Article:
Some years back I had a guest for a day's fishing who at the time was the captain of the Italian fly-fishing team. His name is Edoardo Ferrero and we still correspond. That day we visited a spread of glass-clear lakes high on the slopes of the southern Drakensberg inland of Maclear, where Edoardo caught half a dozen sizable rainbows (some sight-fished) and a really heavy brown trout and by his own admission, had the stillwater day of his life. At one point, when he was even more than usually overcome by the solitude, the scenery and the fishing, he lifted himself tall and suddenly bellowed, 'El Paradiso!' to an unseen host of heavenly angels he thought must surely be watching over him from the peaks of the towering Drakensberg.  

El Paradiso! Edoardo Ferrero on a day the angels watched

A milestone in South Africa's fly-tying rite of passage

The Feather Mechanic is the name of Gordon van der Spuy's long-awaited book and I was invited to say a few words at its launch in the gardens of a brewery on the banks of the Breede River in Paarl on a sun-perfect Saturday afternoon last month.

I'd helped in small ways with the book's development so I had an understanding of the precision and effort that went into its writing, its hand-drawn illustrations and its final production. Gordon takes an uncompromising stand on perfection, so as expected, he has produced a wonderful book, certainly worthy of the international fly-tying stage and worthy also of a place in every fly-fisher's library. Signed copies are available directly from the author at This email address is being protected from spambots. You need JavaScript enabled to view it.">This email address is being protected from spambots. You need JavaScript enabled to view it. ) or from fly shops.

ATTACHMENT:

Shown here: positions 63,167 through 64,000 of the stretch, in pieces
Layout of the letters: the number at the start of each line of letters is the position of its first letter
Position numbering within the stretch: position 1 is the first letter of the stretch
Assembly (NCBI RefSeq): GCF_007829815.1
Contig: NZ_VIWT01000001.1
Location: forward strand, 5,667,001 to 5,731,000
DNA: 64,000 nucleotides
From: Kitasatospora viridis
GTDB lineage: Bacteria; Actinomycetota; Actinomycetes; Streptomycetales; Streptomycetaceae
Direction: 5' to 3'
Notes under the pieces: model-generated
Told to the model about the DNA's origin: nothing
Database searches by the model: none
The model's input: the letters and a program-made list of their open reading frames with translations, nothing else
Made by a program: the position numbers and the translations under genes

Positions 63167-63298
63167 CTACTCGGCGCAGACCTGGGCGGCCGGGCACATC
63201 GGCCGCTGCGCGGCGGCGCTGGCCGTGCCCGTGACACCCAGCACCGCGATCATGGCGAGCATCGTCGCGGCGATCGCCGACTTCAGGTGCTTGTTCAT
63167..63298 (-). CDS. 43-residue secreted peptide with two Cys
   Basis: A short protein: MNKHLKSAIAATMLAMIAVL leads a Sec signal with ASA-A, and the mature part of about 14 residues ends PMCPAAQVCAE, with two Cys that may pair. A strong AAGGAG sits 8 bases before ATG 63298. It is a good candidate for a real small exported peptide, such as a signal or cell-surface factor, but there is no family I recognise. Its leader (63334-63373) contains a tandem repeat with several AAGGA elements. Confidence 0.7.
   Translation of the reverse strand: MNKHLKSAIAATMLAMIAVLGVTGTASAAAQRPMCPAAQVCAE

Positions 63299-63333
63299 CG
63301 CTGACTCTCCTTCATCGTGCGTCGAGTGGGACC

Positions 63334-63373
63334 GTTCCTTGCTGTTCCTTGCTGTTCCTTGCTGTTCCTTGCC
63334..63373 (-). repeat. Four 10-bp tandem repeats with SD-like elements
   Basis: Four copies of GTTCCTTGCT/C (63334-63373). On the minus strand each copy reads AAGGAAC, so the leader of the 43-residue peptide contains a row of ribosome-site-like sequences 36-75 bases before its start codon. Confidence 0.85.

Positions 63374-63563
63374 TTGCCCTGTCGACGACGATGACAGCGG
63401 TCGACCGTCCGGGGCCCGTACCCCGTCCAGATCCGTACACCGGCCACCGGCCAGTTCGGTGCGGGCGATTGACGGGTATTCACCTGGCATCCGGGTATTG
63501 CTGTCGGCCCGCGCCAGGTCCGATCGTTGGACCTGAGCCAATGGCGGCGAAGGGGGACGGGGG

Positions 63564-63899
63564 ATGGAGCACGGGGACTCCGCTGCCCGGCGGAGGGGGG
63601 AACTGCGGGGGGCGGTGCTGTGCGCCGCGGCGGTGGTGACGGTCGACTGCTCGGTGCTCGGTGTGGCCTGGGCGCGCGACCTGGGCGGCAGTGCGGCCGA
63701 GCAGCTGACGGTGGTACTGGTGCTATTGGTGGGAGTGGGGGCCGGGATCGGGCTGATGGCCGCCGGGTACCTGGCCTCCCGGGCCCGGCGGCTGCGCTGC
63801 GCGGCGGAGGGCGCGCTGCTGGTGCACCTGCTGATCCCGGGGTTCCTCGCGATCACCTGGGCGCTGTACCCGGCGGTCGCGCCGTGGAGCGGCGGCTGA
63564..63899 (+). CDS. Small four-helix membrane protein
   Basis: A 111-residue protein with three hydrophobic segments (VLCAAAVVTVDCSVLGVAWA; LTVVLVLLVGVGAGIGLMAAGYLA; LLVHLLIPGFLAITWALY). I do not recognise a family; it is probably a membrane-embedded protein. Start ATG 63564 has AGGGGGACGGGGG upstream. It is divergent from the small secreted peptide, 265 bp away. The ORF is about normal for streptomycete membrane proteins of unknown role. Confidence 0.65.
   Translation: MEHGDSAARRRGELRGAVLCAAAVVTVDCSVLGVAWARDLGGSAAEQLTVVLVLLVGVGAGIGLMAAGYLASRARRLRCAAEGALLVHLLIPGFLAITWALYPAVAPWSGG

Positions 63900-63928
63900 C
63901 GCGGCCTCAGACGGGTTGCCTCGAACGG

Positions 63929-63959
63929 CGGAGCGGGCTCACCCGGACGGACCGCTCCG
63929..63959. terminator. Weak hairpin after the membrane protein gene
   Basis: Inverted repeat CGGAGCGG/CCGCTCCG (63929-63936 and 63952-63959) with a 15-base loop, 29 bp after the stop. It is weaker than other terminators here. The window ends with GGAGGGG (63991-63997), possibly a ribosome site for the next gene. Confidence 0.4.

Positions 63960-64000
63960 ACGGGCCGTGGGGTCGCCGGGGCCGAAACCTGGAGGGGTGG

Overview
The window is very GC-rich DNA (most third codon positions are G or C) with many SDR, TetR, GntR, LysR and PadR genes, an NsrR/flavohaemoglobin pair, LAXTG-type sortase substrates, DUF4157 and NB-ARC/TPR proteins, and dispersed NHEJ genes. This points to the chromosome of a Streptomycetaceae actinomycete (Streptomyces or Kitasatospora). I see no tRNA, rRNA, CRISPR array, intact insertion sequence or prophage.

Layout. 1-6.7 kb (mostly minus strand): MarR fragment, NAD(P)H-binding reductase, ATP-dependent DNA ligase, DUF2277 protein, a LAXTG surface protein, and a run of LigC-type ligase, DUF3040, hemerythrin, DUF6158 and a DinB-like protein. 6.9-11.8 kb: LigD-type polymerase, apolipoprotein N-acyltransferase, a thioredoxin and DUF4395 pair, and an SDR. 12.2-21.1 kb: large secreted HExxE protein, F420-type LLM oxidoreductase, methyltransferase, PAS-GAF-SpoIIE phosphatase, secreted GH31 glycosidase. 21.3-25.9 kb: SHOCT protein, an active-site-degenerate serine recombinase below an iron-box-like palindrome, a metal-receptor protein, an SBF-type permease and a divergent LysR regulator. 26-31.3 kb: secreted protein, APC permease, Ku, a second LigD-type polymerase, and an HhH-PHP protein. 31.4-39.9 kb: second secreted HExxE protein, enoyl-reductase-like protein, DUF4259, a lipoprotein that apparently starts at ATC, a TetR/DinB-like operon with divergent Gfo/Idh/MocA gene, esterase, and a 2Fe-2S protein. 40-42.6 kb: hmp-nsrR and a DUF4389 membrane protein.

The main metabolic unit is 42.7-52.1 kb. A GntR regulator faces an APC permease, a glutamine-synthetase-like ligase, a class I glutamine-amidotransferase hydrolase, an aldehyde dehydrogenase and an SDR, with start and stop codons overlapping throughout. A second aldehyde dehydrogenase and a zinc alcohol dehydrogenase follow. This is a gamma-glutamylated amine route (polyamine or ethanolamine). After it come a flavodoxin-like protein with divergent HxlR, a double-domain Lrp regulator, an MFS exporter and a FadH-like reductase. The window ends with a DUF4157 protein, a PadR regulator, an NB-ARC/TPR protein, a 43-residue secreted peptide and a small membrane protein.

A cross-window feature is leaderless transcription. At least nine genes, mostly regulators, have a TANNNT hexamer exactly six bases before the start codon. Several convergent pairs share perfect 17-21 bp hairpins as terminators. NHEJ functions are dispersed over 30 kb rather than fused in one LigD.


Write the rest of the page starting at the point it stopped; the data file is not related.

There may even be a few limited edition leather-bound copies left.

A smug observation

Apropos Gordon and his book, allow me a smug observation. In all major aspects of modern fly fishing you will find a few South Africans who are world-class at what they do. Be it making bamboo rods (Steve Boshoff, Steve Dugmore, Dirk de Villiers), fly tying (Ruhan Neethling (traditional salmon flies), Murray Peddar, Gordon van der Spuy, Arno Laubscher, Mark Krige, Alan Hobson), fishing art (Gavin Erwin, Marcel Terblanche, Chris Bladen (bronzes), Craig Betram Smith, Peter Brigg, Conrad Botes, Johan du Preez), fly-tying vices (Jay Smit), guiding (Tim Ralston, Fred Steynberg, Alan Hobson,Tony Kietzman, Mark Yelland, James Christmas, Leonard Flemming, Keith Glover, Trevor Sithole, Keith Rose Innes and many more all over the world), fly-fishing bibliophiles (Paul Curtis, Dean Riphagen, Piet Beyers, Tim Howse), true small stream masters – read if you like, 'addicts' – (Tom  Lewin, Ed Herbst, Angelo Komis, Peter Brigg), handmade nets (Shaun Futter, Steve Boshoff, Mario Geldenhuys), photography (Wolf Avni, Leonard Flemming, Darryl Lampert, Billy de Jong, Gerhard Laubscher), fly-fishing academia (Ed Herbst, who, let's face it, is in a league of his own now globally). I'll stop with Ed, but I could go on. This was a quick overview, so don't shoot me at 40 paces if I missed someone you know. I'll expand on this someday soon. But for the moment you can see how blessed we are in South Africa.

A rare visitor to my garden

A large dragon fly settled on a shrub at my front door the other evening that I thought was a common Blue Emperor, but Warwick Tarboton, author of Fieldguide to the Dragonflies of South Africa, says; 'It is the crepuscular and rather scarce Evening Hawker'. (If like me you didn't know the word 'crepuscular', it means 'largely nocturnal'.) Warwick is another renowned South African, an ornithologist of national and international acclaim and author of many reference books on birds, dragonflies and damselflies. His website is well worth a visit if you enjoy birds. We went through school together, sitting side by side from the Grades to Matric, and regularly spent holidays photographing nesting birds from a homemade hide and already back then Warwick was an accomplished ornithologist.

Win Whitear

I was sad to hear of the sudden passing of Win in Pietermaritzburg this week. He was a long-serving committee member of the Natal Fly Fishers Club and a founder member of the Natal Fly Dresser's Society and many KZN fly fishers will remember him with great respect and fondness.